Washington, DC – Pediatrician Frederick P. Rivara, MD, MPH, a worldwide leader in injury prevention, is named the 2021 recipient of the Joseph W. St. Geme, Jr. Leadership Award by the Federation of Pediatric Organizations (FOPO).
The Federation is comprised of seven pediatric organizations, representing every pediatrician in the country and the recipient is honored at the Pediatric Academic Societies (PAS) Meeting’s Opening General Session scheduled for April 30, 2021.
The award was created in 1988 to honor the life, work, and memory of Dr. Joseph W. St. Geme, Jr. and to memorialize his many contributions to and his aspirations for pediatrics. The recipient is recognized as being a pediatrician who is perceived as a role model for others to emulate as a clinician, an educator and/or an investigator. The recipient is a distinguished leader who has “created a future” for pediatrics and for children.
“Fred is an amazing person, both as a person and a scientist,” said Dr. Bruder Stapleton, former chair of pediatrics at the University of Washington School of Medicine. He said Rivara is being recognized for his groundbreaking work in injury prevention, research, and advocacy.
Rivara, a practicing pediatrician at Harborview Medical Center and Seattle Children’s is the founding leader of the Harborview Injury and Prevention Center at UW in Seattle. He conducted seminal research that led to the development of community-based bicycle helmet campaigns throughout the world, saving many lives from preventable head injuries. He contributed significantly to firearm safety through showing the risks of firearms in the home and developing the science to support evidence-based solutions, including safe storage of firearms, and legislation to prevent firearm access to those who are at highest risk of harm to self or others.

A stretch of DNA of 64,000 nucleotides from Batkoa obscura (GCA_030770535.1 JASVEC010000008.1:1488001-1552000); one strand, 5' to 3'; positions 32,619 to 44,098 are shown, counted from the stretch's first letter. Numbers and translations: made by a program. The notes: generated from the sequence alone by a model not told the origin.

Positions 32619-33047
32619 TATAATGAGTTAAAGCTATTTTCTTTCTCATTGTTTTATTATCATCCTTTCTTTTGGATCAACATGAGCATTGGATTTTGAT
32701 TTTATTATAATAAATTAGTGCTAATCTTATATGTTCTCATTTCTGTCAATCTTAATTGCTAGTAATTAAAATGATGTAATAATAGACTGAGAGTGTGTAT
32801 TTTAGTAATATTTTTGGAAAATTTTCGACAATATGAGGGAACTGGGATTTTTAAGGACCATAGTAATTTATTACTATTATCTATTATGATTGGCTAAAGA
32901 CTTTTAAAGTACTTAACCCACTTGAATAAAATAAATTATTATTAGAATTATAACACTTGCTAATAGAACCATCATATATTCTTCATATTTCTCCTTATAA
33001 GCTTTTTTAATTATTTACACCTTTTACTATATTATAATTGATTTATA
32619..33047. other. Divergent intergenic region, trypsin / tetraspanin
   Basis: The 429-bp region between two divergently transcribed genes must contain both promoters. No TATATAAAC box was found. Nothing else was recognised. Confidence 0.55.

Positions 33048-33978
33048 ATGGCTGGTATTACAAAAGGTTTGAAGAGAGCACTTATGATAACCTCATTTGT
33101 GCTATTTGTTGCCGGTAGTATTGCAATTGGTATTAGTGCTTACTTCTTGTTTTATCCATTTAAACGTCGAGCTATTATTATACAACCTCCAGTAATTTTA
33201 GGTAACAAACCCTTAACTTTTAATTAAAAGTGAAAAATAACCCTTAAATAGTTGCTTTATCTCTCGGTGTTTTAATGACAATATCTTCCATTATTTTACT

He was a leader in the report commissioned by the World Health Organization to study the toll of injuries to children worldwide and to create strategies to address those. He is now looking at interventions to reduce the effects of concussion in youth and is a leader in developing biomarkers to identify those at greatest risk of developing persistent post-concussive symptoms.
Rivara is the Seattle Children's Guild Association endowed chair in pediatric research, vice chair and professor in the Department of Pediatrics at UW School of Medicine, and an adjunct professor in the Department of Epidemiology.
He was editor of JAMA Pediatrics from 2000 to 2017, raising it to be the highest impact pediatric publication in the world, and in 2018 was selected to be the founding editor of JAMA Network Open, the JAMA Network’s open access, general medical journal. Rivara was elected to the Institute of Medicine (now the National Academy of Medicine) in 2005.
Those who know Rivara know him to be an incredibly generous person and is credited for mentoring hundreds of trainees and junior faculty. Rivara won a national mentorship award by the Academic Pediatric Association in 2012, and the UW Minority Faculty Mentoring Award in 2015. In 1999, the pediatric residents at the University of Washington School of Medicine chose Rivara as the faculty person who is the best role model as a pediatrician.
The Federation of Pediatric Organizations is comprised of the American Academy of Pediatrics, Academic Pediatric Association, American Pediatric Society, American Board of Pediatrics, Association of Medical School Pediatric Department Chairs, Association of Pediatric Program Directors, and Society for Pediatric Research. The purpose of the federation is to promote optimal health for children by building on the efforts and expertise of the member organizations, and on the relationships between the member
organizations to accomplish shared goals.